Band History

In 1959 the Victorian Branch of The Rats of Tobruk Association decided to establish a lasting legacy to commemorate their role in the Siege of Tobruk in North Africa during World War II. As well as the purchase of Tobruk House in Albert Park, it was decided it would take the form of a Pipe Band that unlike a statue or other monument, would be a “living” memorial.

So, in 1960, The Rats of Tobruk Memorial Highland Band held its first official meeting with the majority of members coming from the Royal Caledonian Society Pipe Band.

With an initial donation of £1,000 from the Association, the Band and Association set out to choose a suitable uniform. It was decided that scarlet doublets, Glengarry headwear, and full plaids would be the go. In relation to the tartan, the MacLeod of Harris tartan was deemed to be the most suitable as the dark hues would signify remembrance with the yellow and red stripes to represent the sands of the desert and the blood spilt during the Siege.

Along with playouts for the Rats of Tobruk Association including their annual Debutante Ball at St Kilda Town Hall, the Band were kept very busy with practices and playouts including the Melbourne Show, Moomba Parade, Melbourne Cup, and of course, the ANZAC Day Parade. The Band would also appear with The Rats of Tobruk Marching Girls in street parades, Association Reunions, and the Rats Annual Picnic.

It was also decided the Band would enter competitions. Initially a Grade 3 band, they were swiftly moved up the ranks and were promoted to Grade 2. Once again, the Band enjoyed success and continually placed in the top three at most competitions in Victoria. The Band also travelled widely throughout Australia for reunions of The Rats of Tobruk Association and competitions.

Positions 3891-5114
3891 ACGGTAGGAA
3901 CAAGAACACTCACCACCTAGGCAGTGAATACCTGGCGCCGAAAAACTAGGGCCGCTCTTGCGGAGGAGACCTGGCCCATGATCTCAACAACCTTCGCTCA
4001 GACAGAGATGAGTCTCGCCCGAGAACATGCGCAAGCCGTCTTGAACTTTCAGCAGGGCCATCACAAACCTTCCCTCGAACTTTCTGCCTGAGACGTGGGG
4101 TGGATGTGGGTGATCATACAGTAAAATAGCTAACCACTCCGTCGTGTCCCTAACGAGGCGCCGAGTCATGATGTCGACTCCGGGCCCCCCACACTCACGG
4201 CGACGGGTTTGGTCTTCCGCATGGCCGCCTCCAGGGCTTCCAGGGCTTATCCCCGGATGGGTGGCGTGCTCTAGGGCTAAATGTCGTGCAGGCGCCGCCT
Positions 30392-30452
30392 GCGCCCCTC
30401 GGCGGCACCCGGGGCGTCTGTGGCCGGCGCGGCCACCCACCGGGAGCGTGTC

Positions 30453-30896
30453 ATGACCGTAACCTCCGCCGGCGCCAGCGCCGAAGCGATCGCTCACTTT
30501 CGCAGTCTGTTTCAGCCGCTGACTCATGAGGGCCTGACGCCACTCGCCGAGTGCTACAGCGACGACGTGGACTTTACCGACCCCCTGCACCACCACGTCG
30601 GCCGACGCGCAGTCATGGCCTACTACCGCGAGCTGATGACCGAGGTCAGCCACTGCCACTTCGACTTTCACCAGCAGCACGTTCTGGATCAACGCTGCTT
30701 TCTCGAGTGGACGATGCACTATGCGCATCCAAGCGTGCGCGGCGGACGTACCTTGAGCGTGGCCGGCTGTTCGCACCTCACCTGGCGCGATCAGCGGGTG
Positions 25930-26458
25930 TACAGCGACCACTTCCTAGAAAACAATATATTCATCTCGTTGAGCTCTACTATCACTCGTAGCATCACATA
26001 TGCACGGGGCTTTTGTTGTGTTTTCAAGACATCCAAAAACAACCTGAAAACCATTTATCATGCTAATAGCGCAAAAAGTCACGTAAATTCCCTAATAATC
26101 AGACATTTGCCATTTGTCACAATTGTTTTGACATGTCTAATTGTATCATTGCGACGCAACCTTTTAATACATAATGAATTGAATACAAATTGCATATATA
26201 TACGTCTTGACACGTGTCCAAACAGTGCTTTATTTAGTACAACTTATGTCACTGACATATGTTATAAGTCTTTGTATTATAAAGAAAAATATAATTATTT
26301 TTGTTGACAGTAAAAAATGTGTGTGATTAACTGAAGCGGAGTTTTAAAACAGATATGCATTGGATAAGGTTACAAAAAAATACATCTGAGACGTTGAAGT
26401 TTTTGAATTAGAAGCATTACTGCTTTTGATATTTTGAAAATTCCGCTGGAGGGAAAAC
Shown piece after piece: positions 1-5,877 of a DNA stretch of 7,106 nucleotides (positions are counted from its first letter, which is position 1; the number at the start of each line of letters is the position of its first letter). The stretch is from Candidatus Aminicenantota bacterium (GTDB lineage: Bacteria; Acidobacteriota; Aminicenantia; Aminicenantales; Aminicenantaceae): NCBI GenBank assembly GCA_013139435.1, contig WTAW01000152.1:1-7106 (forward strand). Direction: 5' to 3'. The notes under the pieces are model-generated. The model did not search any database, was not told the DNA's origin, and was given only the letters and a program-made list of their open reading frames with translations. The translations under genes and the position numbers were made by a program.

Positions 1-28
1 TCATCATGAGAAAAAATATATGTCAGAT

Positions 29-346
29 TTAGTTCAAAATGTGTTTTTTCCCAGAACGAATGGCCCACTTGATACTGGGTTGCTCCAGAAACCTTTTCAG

The Band participated in the Melbourne Military Tattoo at the Melbourne Cricket Ground in the 1980’s. These were instigated by the Premier at the time, Sir Rupert Hamer, himself a Rat of Tobruk.

Up until 1986 the Band had been a male only Band, however, due to the demise of the Melbourne Ladies Pipe Band, female drummers and pipers joined the ranks.

In 1987 it was decided the Band would attempt a visit to the Edinburgh Military Tattoo in Scotland, to celebrate Australia’s bicentenary in 1988. Along with a group of colonial dancers, and Rats veterans, a performance was put together and duly accepted by the Tattoo’s producer for 1988.

After the final performance, the Band was invited back to be part of the massed Pipes and Drums. This saw the Band as part of the cast in 1994, 1997, 2001, 2005, 2008 and 2012. Three Band members have had the honour of being the lone piper at the Edinburgh Military Tattoo, those being Bruce Macfarlane, Lois Cairns and Greg Boyle.

Prior to the 2001 shows, the Band travelled to Egypt and held a memorial service at the Commonwealth War Graves Cemetery at El Alamein to commemorate the 60th Anniversary of the historic Siege, the longest in British Military history.

In 2007 the Band participated in the first ever Kremlin Zoria marching out of the Kremlin each night on to Red Square with the world-famous St Basil’s Cathedral as the backdrop.

2009 saw the Band receive an invitation to participate in the Libyan Music Festival on Green Square in Tripoli. After much deliberation, it was decided to accept the invitation on condition they were permitted to visit Tobruk. With significant assistance from the Australian Consul General in Libya, this was agreed to. This saw the Band along with various overseas and Australian dignitaries, board a private jet provided by the Libyan Government for the two-hour trip from Tripoli to Tobruk. There the Band donned full uniform and conducted a memorial service at the Tobruk War Cemetery, and on conclusion of the ceremony Band members placed poppies on the headstones of various graves including Corporal Jack Edmondson, the first Australian to be awarded a Victoria Cross in WWII, and Ron Barassi Snr., father of the Melbourne Footballer and later Carlton Coach Ron Barassi Jnr. This was followed by a visit to the Knightsbridge Cemetery, the legendary Fig Tree and outer defenses, then a brief tour of Tobruk itself. The Band was then flown back to Tripoli for their flight back to Australia.

The Band has also appeared at the Basel Tattoo in Switzerland on three occasions – 2010, 2014 and 2018.

In 2017, the Band along with Glenbrae Highland Dancers, participated in the Shanghai Music Festival.

The Band has also been a part of the cast for the Royal Edinburgh Military Tattoo in Sydney 2010, Melbourne 2016, and Sydney 2019.

In 2008 and 2016 the Band also performed with Andre Rieu during his concert tours of Melbourne.

Another little-known fact is the three pipers who appear on the film clip “It’s A Long Way To The Top” with ACDC, were members of the Band – Les Kenfield, Kevin Conlon and Alan Butterworth. On the actual recording of the tune was Band piper Charlie Williams as Bon Scott could not play the bagpipes.